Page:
"I understand that business is very difficult and any edge or opportunity that you can use to reduce your costs (is) certainly important. That's what business is about," he said.
However, Young strongly cautioned the village to make sure it has "provisions and protections in place" in its industrial facilities tax abatement policy to ensure that both companies live up to their claims regarding the amount of new investment and job creation.
The village's abatement policy, adopted in July 2000, requires companies to submit initial and annual status reports and allows the municipality to review and audit, at the company's expense, the information provided "to determine compliance."
If a company defaults with regard to the promised investment, employment opportunities or construction/expansion, the village has remedies per its policy including reducing the abatement's term, revoking it and/or recovering "the amount of taxes which were abated."
Oxford Fire Chief Pete Scholz indicated he supported the abatements, but wondered how many Oxford residents will be hired as opposed to people from Detroit, Flint or elsewhere.
"I would like to see 10 Oxford employees as opposed to none," he said.
Buschbacher reported that eight new employees were hired in the last four months at the Oxford facility and three of them are Oxford residents.
"Our employment options are available to anyone, so if people from Oxford apply, they have as good a chance as anybody to get the position," she said. "It's better for us if you don't have a long commute."
Buschbacher noted that Royal Oak Boring currently has 29 employees. The manufacturer currently machines and supplies parts for Harley Davidson and will begin doing work for John Deere and Paccar (an engine building company) this year.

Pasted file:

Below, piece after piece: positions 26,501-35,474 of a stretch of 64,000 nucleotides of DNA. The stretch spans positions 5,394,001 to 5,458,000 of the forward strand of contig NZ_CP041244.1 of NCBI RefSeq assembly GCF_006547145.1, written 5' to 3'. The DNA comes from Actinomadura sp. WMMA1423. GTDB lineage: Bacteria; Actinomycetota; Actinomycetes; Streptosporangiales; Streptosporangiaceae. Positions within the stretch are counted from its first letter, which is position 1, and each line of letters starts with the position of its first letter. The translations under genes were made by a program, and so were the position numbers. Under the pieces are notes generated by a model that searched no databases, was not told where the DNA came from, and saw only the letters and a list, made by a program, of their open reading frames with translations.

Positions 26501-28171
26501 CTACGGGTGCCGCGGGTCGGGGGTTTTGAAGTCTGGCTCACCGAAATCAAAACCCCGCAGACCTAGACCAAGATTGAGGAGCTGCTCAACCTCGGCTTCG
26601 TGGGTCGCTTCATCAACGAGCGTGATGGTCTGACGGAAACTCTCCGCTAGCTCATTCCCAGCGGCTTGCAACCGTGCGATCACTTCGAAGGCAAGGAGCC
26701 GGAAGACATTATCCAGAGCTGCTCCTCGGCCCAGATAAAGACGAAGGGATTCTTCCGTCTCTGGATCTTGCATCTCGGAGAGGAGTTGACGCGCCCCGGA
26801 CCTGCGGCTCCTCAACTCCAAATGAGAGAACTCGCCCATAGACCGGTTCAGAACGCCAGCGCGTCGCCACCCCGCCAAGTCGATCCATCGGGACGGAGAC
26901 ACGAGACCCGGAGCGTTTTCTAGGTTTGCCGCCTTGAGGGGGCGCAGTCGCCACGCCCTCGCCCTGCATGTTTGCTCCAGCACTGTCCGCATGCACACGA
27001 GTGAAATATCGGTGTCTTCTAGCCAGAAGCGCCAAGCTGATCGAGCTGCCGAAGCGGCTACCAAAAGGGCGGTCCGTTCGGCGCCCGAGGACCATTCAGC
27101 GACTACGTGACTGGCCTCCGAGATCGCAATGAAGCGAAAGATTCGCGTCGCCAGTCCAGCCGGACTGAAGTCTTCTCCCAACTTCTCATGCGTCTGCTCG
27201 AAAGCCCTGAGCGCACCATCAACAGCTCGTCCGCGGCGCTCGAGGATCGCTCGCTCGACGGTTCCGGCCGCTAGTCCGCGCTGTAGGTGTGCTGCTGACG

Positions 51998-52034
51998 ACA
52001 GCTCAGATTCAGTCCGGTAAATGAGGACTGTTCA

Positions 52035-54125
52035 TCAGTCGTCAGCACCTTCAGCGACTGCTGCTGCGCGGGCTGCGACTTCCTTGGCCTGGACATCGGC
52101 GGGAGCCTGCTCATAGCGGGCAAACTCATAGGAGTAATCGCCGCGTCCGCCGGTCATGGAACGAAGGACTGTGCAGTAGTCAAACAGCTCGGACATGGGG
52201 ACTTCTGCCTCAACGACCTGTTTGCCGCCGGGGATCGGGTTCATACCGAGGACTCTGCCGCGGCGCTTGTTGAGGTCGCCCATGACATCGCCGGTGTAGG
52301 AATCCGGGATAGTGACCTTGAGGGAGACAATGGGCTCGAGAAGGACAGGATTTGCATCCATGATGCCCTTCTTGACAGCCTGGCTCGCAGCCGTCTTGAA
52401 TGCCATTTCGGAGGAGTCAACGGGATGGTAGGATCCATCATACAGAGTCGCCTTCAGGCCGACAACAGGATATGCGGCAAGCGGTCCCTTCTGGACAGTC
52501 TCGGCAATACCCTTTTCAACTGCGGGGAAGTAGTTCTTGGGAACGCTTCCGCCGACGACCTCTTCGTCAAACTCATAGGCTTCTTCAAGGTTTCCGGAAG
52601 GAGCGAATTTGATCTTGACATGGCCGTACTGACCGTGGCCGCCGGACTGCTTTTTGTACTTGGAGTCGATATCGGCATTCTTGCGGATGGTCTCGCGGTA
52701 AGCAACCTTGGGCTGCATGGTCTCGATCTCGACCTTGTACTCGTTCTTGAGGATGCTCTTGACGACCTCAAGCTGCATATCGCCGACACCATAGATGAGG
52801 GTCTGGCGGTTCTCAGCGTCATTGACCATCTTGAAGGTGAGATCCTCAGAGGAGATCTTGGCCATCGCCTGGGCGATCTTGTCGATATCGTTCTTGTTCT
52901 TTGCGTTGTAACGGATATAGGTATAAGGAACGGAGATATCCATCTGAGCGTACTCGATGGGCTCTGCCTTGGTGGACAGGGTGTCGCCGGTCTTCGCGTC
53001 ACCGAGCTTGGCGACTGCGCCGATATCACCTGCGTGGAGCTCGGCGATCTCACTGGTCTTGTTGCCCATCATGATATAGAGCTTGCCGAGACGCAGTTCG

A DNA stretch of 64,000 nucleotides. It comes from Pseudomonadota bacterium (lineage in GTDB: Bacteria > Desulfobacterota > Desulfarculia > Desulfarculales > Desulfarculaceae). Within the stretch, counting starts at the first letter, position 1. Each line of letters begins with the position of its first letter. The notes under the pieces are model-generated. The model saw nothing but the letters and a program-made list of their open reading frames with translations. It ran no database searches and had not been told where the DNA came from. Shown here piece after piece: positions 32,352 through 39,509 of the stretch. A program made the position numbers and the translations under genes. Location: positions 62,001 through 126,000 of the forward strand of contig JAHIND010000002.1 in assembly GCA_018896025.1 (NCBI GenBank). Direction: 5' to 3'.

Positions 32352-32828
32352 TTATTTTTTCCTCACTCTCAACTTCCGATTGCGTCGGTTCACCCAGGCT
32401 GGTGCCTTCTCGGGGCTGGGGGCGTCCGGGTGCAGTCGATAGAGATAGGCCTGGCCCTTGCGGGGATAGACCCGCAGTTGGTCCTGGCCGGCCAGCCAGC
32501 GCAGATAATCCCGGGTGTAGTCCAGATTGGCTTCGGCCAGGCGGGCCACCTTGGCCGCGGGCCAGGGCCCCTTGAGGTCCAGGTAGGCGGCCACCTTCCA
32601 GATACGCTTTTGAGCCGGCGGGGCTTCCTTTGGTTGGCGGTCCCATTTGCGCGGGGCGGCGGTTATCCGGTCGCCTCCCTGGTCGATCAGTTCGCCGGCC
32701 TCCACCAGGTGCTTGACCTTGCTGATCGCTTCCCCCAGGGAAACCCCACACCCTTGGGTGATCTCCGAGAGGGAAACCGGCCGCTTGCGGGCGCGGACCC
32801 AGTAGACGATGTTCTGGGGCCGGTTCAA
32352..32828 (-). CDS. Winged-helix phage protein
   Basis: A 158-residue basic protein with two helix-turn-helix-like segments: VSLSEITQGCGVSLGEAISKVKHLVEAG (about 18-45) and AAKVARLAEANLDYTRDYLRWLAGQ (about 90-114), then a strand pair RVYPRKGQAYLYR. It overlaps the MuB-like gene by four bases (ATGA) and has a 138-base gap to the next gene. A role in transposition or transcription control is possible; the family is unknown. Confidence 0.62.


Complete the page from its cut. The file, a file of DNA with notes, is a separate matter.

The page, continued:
Royal Oak Medical Devices currently has 4 employees. It will hire 10 new people within the next two years and a total of 25 new employees over the next five years, according to Buschbacher.
All five village council members were supportive of giving abatements.
"I think it not only retains businesses, it attracts businesses to our community," Albensi said. "I would hate to have us lose businesses like this or other businesses to surrounding communities, surrounding states."
Albensi said tax breaks generate new jobs.
"It's abatements like this that's going to help those unemployment rates come down," he said.
Jobs are what "attracts and keeps our young people here," according to the councilman.
"(Young people are) leaving the state in droves," Albensi said. "It's a little step like this that's going to help the economic environment in this state."
Village President Teri Stiles noted how Orion Township used tax abatements to save its General Motors plant and keep it from closing.
She voted for the abatements in the hopes that they will provide Oxford residents with employment opportunities.
"We do have people in this community that need jobs," she said.
The only thing council disagreed about was the length of the tax abatements. Both Royal Oak Boring and Royal Oak Medical Devices originally requested 12-year abatements.
"I do believe that's too long," said Stiles, who ultimately voted for the six-year abatement for Royal Oak Boring and in favor of the 12-year abatement for Royal Oak Medical Devices.
Councilmen Tom Benner and Dave Bailey were opposed to giving a 12-year abatement to either company.
Council members Albensi and Maureen Helmuth supported 12-year abatements for both.
In the end, Helmuth compromised and voted for the six-year abatement for Royal Oak Boring.
CJ Carnacchio is editor for The Oxford Leader. He lives in the Village of Oxford with his wife Connie and daughter Larissa. When he's not busy working on the newspaper, he enjoys cigars/pipes, Martinis/Scotch, hunting and fishing.